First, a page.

higher education

5 public opinions about the state of higher education

National poll gauges public perception on the value of a degree and race-based admissions criteria

“Over the past year, Americans have been confronted with national news stories about sexual assault, free speech, racial conflict, and mental health on college campuses,” says Pulitzer-prize winning editor Ken Cooper, who oversaw the project for WGBH News. “We decided it was critically important … to take the country’s pulse on some fundamental questions about higher education, including whether or not Americans still value a college degree.”

1. Value of a college education
The poll measures broad sentiments about the value of attending college. When asked about the value of attending college, considering the costs to attend and the benefits of graduation, 68 percent of respondents stated college is worth attending. However, when asked if a college degree is needed, 55 percent did not believe it was necessary to graduate from college to get ahead in life.

2. Admissions and race
Survey respondents believe admissions should be based on a variety of factors, with 70 percent believing admissions should be based on more than simply grades and exam scores. Athletic talent, musical talent, leadership, and overcoming hardships such as health issues and poverty are all seen as positive factors in the admissions process. Eighty-six percent of respondents believe it is important for colleges and universities to create a racially and ethnically diverse campus. However, 72 percent oppose the use of race as a factor in college admissions. This percentage was consistent among white and non-white respondents. The finding contrasts with 40 years of U.S. Supreme Court precedent, upholding that colleges can use race as one factor in deciding which applicants to admit.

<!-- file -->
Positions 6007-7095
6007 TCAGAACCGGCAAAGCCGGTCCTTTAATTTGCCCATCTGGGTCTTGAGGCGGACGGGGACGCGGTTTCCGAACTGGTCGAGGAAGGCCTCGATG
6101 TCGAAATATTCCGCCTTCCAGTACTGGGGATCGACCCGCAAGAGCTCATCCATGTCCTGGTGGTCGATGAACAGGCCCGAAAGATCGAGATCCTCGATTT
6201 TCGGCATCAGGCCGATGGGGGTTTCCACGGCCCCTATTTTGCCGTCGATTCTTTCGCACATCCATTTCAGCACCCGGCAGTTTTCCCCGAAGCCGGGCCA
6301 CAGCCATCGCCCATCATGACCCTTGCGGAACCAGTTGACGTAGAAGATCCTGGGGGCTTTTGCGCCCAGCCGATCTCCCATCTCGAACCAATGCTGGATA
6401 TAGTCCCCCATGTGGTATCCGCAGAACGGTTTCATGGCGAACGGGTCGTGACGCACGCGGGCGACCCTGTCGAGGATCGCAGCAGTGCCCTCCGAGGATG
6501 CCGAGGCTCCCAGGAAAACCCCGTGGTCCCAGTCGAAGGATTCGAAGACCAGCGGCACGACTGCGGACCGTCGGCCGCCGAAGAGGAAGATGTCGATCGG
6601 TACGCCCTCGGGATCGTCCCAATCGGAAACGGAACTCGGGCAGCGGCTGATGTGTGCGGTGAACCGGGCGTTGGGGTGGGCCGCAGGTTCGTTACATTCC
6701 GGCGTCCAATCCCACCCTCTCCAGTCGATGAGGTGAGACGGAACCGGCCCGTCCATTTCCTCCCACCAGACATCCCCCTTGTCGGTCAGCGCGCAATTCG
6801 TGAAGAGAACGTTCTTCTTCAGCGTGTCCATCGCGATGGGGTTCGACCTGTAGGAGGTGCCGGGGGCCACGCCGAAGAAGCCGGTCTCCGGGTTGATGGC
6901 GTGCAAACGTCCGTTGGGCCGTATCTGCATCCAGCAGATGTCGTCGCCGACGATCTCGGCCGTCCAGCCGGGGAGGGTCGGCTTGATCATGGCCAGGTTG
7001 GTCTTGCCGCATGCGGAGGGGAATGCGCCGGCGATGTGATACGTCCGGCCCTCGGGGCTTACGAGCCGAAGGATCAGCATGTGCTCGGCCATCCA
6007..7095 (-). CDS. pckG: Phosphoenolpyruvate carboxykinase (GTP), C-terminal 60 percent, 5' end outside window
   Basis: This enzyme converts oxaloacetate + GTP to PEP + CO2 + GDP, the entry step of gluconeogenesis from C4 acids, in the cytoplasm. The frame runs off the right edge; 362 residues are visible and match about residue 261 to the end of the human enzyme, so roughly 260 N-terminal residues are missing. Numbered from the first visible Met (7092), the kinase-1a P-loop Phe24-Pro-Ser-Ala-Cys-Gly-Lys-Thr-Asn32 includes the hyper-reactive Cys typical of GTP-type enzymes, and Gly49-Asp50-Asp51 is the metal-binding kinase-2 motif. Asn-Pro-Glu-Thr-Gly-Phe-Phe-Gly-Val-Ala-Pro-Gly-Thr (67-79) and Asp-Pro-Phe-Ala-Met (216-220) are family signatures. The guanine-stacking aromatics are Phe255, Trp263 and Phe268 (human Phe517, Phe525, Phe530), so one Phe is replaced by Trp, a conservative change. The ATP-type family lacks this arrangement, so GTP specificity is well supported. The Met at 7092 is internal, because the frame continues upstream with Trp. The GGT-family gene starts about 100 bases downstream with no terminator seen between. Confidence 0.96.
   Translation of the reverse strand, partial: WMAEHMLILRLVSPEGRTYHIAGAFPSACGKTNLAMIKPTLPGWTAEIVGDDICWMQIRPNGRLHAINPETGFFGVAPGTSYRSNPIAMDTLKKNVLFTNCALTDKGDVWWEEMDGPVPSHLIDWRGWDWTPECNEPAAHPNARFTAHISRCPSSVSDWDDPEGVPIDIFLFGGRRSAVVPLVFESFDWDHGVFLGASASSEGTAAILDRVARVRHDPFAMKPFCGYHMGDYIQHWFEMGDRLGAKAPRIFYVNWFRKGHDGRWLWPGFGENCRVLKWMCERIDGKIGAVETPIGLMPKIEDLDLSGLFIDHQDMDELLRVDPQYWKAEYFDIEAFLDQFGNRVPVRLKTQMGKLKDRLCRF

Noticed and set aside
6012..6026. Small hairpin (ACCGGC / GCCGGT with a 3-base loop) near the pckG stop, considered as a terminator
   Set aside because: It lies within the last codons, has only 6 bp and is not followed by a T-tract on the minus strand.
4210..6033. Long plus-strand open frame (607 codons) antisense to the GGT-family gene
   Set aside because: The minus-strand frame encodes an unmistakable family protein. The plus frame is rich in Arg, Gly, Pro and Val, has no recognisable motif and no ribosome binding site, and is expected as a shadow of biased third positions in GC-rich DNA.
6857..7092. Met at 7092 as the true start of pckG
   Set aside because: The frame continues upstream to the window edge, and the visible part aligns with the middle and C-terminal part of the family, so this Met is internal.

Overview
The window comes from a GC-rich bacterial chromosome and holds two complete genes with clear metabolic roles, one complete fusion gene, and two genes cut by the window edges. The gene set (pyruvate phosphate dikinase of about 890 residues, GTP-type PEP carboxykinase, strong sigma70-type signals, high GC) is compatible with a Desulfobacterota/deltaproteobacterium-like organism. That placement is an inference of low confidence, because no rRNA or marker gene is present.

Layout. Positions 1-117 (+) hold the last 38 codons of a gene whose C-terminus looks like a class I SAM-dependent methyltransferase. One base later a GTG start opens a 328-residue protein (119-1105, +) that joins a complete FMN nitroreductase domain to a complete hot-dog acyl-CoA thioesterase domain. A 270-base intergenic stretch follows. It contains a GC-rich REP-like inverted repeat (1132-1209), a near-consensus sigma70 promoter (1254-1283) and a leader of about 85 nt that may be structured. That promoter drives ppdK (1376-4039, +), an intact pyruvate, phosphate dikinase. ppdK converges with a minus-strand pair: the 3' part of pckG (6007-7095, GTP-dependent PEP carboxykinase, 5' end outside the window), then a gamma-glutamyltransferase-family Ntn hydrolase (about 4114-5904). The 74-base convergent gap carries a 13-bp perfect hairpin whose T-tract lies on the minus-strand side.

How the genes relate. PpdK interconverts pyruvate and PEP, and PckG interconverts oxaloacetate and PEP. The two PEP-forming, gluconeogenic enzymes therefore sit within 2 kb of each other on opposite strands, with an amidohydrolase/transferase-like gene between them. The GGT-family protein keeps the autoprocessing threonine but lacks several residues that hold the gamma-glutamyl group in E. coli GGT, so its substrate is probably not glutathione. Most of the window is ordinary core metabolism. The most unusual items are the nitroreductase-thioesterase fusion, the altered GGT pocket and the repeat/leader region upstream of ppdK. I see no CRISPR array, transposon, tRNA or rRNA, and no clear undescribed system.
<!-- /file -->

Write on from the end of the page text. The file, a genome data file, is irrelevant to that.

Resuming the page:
3. Mental health and assault
Overall, 61 percent of Americans believe colleges and universities are doing a good job of providing a safe social environment for students. However, they believe colleges and universities are doing too little to combat sexual assault and mental-health issues on campus. Half of those surveyed believe colleges and universities are not doing a good job looking after the mental-health needs of students, while 54 percent do not believe these institutions are protecting students from sexual assault.

4. Free speech on college campuses
Overwhelmingly, Americans perceive college campuses to be partisan environments, with 59 percent believing they lean towards one particular political viewpoint and 77 percent of respondents identifying colleges as leaning liberal. Seventy-nine percent of respondents see this as a problem and 20 percent do not identify it as a problem. Fifty-seven percent of people surveyed believe people whose speech may be deemed offensive should still be invited to speak on college campuses.

5. Support for public universities
Among respondents, support for public colleges and universities remains strong, until asked about higher taxes to ensure these universities remain affordable. Seventy-six percent of those polled have a favorable opinion of public colleges and universities and 78 percent would be concerned about reduced funding for these schools. However, 49 percent of respondents are opposed to paying higher taxes that would enable additional residents to attend these schools.

Commissioned by the news team at Boston public media producer WGBH, the national poll surveyed 1,002 adults 18-65, across ethnic, geographic, and economic groups. The poll was conducted August 21– 25, 2018 by Abt Associates, based in Cambridge, Mass. The margin of error for most results is +/- 3.5 percent.

Material from a press release was used in this report.

Laura Ascione